Jade provides tips for writers every week.
You’ve written your novel. FANTASTIC! You might have started your writing journey thinking you’d never reach the end. I remember the first book I wrote and how proud I felt when it was done. It felt like I’d lived a lifetime in the pages. When I wrote it (this will give you an idea of my age, if you didn’t already know), I would write by hand in a spiral notebook at night and then, for an hour or two during the day, I’d type it out on an electric typewriter and put each completed sheet of paper in a folder, face down. It didn’t impress me or freak me out as I filled up more than one spiral notebook or as that ream of paper dwindled from one stack and began thickening the stack in the file folder. All I knew was that I had a story to tell, and I had to make my way to the ending somehow.
Well, a few hundred pages in, I had real life obligations to return to (my second year as a college student!), and I didn’t completely finish writing that book (I had a couple of chapters to go) until a few years later, and then I put it in a trunk and didn’t look at it again for a very, very long time. When I picked it up again, years later, my beloved novel…wasn’t so great anymore. When I’d first penned it, I’d thought it was so good and, well, the story itself wasn’t horrible, but it needed some work. Okay, a lot of work. I even began to think it needed to be scrapped.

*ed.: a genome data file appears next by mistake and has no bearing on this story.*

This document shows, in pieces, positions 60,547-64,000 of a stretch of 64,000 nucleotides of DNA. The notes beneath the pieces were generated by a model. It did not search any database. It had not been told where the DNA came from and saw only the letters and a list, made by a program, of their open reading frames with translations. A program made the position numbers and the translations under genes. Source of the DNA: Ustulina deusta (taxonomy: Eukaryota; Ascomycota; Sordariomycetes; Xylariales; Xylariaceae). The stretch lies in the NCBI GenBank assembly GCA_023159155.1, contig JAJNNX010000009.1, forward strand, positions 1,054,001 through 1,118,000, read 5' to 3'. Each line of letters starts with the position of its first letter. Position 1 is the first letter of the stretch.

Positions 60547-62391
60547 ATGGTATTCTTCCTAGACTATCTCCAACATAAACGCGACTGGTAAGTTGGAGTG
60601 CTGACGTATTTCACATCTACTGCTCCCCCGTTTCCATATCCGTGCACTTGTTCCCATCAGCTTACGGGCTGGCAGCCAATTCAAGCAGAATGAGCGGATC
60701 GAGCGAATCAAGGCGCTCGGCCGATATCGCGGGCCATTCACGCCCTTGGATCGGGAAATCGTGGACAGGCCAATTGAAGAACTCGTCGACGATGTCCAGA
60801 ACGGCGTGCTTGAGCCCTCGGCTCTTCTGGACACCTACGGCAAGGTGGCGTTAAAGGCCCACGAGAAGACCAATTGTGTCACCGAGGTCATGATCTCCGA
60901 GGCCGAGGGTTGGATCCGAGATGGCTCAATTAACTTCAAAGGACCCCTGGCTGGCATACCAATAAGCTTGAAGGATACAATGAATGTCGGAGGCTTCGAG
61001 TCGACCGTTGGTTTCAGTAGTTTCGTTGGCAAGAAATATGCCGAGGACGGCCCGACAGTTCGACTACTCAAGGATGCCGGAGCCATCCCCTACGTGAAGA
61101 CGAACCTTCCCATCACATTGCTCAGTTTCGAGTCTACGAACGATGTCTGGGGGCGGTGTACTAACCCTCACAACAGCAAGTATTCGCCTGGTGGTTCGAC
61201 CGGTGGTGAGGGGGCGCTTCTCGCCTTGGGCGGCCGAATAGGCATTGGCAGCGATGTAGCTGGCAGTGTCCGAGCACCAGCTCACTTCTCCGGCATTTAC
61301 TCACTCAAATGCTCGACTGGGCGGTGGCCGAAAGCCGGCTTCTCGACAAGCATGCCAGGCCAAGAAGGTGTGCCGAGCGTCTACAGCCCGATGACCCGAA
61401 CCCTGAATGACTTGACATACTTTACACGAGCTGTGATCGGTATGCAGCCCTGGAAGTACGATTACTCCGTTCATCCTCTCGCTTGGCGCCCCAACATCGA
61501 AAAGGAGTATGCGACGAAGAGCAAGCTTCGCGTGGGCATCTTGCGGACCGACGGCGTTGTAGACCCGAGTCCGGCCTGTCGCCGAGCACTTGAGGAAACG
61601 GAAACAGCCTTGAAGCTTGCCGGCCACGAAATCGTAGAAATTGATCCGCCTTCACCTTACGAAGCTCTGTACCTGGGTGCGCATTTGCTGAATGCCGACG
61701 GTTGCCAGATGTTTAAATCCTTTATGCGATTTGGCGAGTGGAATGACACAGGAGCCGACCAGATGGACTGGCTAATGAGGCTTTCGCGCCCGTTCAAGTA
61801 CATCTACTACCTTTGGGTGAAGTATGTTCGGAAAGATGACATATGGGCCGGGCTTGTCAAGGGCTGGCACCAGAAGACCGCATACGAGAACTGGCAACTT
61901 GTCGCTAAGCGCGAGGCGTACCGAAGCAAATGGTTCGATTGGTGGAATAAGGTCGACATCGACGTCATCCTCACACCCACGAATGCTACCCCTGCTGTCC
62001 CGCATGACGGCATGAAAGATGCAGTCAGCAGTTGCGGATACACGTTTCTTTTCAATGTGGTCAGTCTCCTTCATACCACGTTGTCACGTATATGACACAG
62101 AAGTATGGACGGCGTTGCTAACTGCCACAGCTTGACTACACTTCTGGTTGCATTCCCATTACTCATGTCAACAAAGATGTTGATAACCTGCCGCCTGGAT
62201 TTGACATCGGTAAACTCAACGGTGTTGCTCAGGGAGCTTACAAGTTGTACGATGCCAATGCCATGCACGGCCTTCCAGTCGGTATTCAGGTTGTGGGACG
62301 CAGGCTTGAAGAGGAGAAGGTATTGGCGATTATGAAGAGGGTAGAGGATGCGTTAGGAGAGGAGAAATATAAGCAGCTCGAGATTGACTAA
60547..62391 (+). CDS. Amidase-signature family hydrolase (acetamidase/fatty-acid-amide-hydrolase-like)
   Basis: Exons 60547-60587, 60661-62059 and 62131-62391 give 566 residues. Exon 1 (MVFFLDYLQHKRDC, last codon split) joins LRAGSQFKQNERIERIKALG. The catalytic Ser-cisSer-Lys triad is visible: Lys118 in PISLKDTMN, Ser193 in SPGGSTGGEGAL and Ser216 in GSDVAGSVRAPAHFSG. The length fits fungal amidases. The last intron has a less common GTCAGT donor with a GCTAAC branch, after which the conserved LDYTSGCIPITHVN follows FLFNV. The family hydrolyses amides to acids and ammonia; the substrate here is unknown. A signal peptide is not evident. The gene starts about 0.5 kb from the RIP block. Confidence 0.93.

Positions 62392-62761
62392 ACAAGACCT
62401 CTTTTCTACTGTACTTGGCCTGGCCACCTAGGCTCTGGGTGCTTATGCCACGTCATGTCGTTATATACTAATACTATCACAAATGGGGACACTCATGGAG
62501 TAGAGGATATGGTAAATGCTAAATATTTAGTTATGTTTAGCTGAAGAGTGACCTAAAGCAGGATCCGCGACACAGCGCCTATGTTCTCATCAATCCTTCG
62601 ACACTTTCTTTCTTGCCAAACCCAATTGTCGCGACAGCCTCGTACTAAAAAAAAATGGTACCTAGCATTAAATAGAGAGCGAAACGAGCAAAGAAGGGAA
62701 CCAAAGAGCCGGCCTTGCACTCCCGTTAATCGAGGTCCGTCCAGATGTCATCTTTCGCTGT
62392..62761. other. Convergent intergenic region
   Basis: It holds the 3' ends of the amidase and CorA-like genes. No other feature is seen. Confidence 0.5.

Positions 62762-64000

I like what Heather Sellers, author of The Practice of Creative Writing: A Guide for Students, has to say about revision. She says that it’s the act of re-seeing (“re-vision”) your work. You’re looking at it through new eyes—or you should be. Many others have said that the best way to revise your work is to look at it like a reader. I’m not telling you today how to revise but, rather, convincing you that it is a necessary evil. Had I published the book I told you about without revision, I never would have published again (or, rather, readers wouldn’t have returned for more). It wasn’t good enough. Don’t get me wrong—the grammar, punctuation, spelling, word usage, and all that jazz were fine. The story was decent. There were no continuity errors or things like that.
It just needed work. A lot of it. And, at the time I wrote it, I was too close to it to know it. Looking at it later, though, I could see everything that was wrong with it (things my friends were maybe too afraid to tell me). Some of the characters were two-dimensional and many of them were so similar, it was hard to tell the difference. My lack of experience in a lot of things also showed (although research and real-life experience can make up for that problem). The fact that I hadn’t done much writing was also apparent, because I hadn’t developed a strong “voice” yet. I also hadn’t learned that it’s okay to leave some things out if they’re not essential.
But revision is important for other reasons as well—I’ve found that revising helps me tighten up my story and clarify things that might have been a little fuzzy on the first go round. I also sometimes “know” my characters better by the end of the first draft and can even improve on that aspect of the story. Revising is simply making your story better for readers—and isn’t that what you want? Happy readers? Of course, it is…so don’t you dare write your story and declare that you’re done. Revising is a necessary part of the writing process. If you’re not revising, you’re not ready to publish.
Got a writing question for me? Post below and I’ll be happy to answer it either here or in a future Saturday blog post!
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